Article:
Speak like a leader | Simon Lancaster | TEDxVerona

Translator: Irina Lutsenko
Reviewer: Ellen Maloney Speech writing must be one
of the weirdest jobs in the world. No matter how carefully
the words have been prepared, you are never quite sure
how they are gonna be delivered. Yesterday, I was in London, and I was watching one of my clients,
who is a big Australian businessman, deliver a speech that I’d written for him. I’d written for him this passage,
kind of with Winston Churchill in mind, about how we’ve got to
fight for our future, fight to protect our position,
fight our competitors. And I’d forgotten
about the Australian accent. And I watched from the back of the room
with horror as I saw him go, “We’ve got to ‘fart’ for our future,
‘fart’ to protect our position, and I’ll tell you what, folks,
when I wake up every morning, there is one thing I know for sure
I’m gonna do that day; ‘fart’!” (Laughter) (Applause) So today I’m gonna share with you
some speechwriter secrets. I don’t know whether you know this, but there is a secret
language of leadership; a secret language of leadership
that we all used to be taught at school. Ancient rhetoric. This was a core part of the curriculum
in Ancient Rome, part of the trivium. In London, right the way
through to the 19th century, it was possible to get a free education
in rhetoric, but not in mathematics, reflecting the importance
that was placed on the topic. Today, teaching in rhetoric is restricted;
restricted to a powerful, privileged few. So what I’m gonna do in my speech
is revive this ancient art of rhetoric and share with you six techniques
so that you can all speak like leaders. So right, okay, stop. Right, stop listen. Look left, look right, look center. How are you feeling? Distressed? Anxious? Little bit edgy? That’s because I’m mimicking,
hyperventilating. This is the authentic sound of fear, and that fear transfers to you. This is an ancient Roman
rhetorical device; they used to call it asyndeton. And it’s one leaders still use today. So David Cameron uses it: “Broken homes, failing schools, sink estates.” Tony Blair used to use it as well: “Education, education. education.” Barack Obama too: “A world at war, a planet in peril, the worst financial crisis
in a generation. Why three? Well, three is the magic number in rhetoric. “Government of the people,
by the people, for the people.” (In German)
“One people, one empire, one leader.” (In Italian)
“Eat well, laugh often, love much.” (Applause) That was the hardest part
of this speech to practice, so thank you for the applause. This is also an ancient Roman
rhetorical device. They used to call it tricolon, which makes it sound like
a peculiar part of the digestive system. But it’s just putting things in threes. You put your argument in threes, it makes it sound more compelling,
more convincing, more credible. Just like that. And so we find the rule of three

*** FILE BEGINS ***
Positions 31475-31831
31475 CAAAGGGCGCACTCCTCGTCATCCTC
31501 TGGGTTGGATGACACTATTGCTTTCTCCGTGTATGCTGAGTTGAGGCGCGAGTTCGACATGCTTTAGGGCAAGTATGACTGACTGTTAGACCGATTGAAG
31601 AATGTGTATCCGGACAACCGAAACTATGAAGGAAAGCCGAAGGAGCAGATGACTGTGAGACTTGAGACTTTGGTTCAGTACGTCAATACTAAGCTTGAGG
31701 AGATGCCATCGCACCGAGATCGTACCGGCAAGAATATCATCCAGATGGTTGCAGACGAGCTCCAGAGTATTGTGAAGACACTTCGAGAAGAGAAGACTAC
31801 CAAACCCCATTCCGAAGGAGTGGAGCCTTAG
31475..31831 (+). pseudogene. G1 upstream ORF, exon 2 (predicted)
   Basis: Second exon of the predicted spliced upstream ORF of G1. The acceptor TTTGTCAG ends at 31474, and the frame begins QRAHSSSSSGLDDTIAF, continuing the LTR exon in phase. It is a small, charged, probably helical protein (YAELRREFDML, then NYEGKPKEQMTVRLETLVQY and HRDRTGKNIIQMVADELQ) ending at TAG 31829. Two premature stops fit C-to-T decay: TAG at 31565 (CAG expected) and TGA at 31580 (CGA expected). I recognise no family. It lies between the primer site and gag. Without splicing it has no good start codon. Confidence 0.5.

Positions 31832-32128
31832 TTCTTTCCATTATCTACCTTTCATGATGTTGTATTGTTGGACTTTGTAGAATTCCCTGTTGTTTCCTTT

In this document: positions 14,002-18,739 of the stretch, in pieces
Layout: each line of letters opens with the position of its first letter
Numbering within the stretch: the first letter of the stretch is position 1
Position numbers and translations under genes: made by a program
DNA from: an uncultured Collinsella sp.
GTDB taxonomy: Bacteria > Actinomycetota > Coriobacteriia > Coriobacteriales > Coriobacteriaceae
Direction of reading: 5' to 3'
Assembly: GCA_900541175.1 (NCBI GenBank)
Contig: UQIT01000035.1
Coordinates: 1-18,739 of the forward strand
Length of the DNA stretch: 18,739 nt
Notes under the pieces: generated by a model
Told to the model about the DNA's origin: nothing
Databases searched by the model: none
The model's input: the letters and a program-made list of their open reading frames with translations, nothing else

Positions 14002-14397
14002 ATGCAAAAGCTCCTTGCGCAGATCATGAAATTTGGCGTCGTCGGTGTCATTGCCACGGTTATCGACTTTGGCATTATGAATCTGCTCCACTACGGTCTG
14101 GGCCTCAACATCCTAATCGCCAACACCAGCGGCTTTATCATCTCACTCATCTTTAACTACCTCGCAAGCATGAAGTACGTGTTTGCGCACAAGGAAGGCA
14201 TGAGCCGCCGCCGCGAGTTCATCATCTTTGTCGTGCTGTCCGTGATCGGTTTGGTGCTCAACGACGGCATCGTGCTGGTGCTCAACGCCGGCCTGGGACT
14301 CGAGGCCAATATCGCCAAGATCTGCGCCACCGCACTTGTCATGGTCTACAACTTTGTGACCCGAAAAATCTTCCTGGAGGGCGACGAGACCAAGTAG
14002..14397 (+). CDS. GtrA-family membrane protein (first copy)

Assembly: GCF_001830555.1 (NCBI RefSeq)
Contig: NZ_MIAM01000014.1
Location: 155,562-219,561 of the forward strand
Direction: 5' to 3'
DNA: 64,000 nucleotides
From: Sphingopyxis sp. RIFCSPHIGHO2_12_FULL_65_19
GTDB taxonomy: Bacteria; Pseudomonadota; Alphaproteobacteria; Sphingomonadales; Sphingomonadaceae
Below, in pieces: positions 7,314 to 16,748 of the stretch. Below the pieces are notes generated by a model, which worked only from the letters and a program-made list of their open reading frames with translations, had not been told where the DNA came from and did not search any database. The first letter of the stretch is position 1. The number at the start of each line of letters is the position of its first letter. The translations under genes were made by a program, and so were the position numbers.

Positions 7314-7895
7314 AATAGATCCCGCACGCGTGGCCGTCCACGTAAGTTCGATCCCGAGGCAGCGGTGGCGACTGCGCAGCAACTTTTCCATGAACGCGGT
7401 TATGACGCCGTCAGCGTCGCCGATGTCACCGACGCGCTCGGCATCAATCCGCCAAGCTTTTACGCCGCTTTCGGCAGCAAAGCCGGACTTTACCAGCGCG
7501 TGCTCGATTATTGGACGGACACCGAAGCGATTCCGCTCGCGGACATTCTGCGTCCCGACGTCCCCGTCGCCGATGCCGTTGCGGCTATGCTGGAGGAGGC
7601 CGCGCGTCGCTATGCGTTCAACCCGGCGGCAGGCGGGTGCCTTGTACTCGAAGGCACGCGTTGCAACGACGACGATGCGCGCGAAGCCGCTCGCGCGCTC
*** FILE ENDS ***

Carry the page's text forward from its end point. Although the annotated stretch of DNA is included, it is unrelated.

here, there, and everywhere. And so indeed you can tell
the history of Verona through nothing more
than the rule of three. If you think that Caesar
used to come here 2,000 years ago, “Veni, vidi, vici.” 400 years ago, Shakespeare wrote “Romeo and Juliet,” which was set here. “Romeo, Romeo, wherefore art thou, Romeo?” But of course, far and away the most momentous
event in Verona’s history – today’s TEDx; “Reinvent. Rethink. Relay.” Right. Let’s move on; number two. (Applause) Three sentences in which
the opening clause is repeated. Now this is what
Winston Churchill did with his, “We shall fight on the beaches, we shall fight on the landing grounds, we shall fight on the fields
and in the streets.” Of course, he could have said this
a whole lot quicker. But he wanted to communicate
his emotion, so he repeated it. When we are emotional about things,
our perspective distorts. And this then manifests in our speech. And so this is
the authentic sound of passion. I love Verona. I love Italy. I love pasta. I love tiramisu. I love all of you. I love the excitement, I love the energy, I love the enthusiasm here in this room; Are you feeling my passion? You should be because I am a speech writer
and I know how to make a point. It sweeps people away. And this is why this technique is used by
slick salesmen and by market traders. “I’m not asking £20, I’m not asking £15, I’m not even asking 10 pounds.” It sweeps people onto the next point,
which is free balance in statements. “Ask not what your country
can do for you, ask what you can do for your country.” “There is nothing wrong with America that can’t be cured
by what’s right with America.” “To be or not to be.” If the sentence sounds
as if it’s balanced, we imagine that the underlying
thinking is balanced, and our brain is tuned
to like things that are balanced. Balanced minds,
balanced diets, balanced lives. And so we are drawn
to these kinds of sentences, we are attracted to them even if
that balance is actually just an illusion. Like, we’re looking
to the future, not the past. We’re working together,
not against one another. We’re thinking about what we can do,
not what we can’t. Now let’s move on to number four. Metaphor. Metaphor is probably the most powerful
piece of political communication. But it’s the bit no one ever talks about,
the elephant in the room, so to speak, which is extraordinary because we use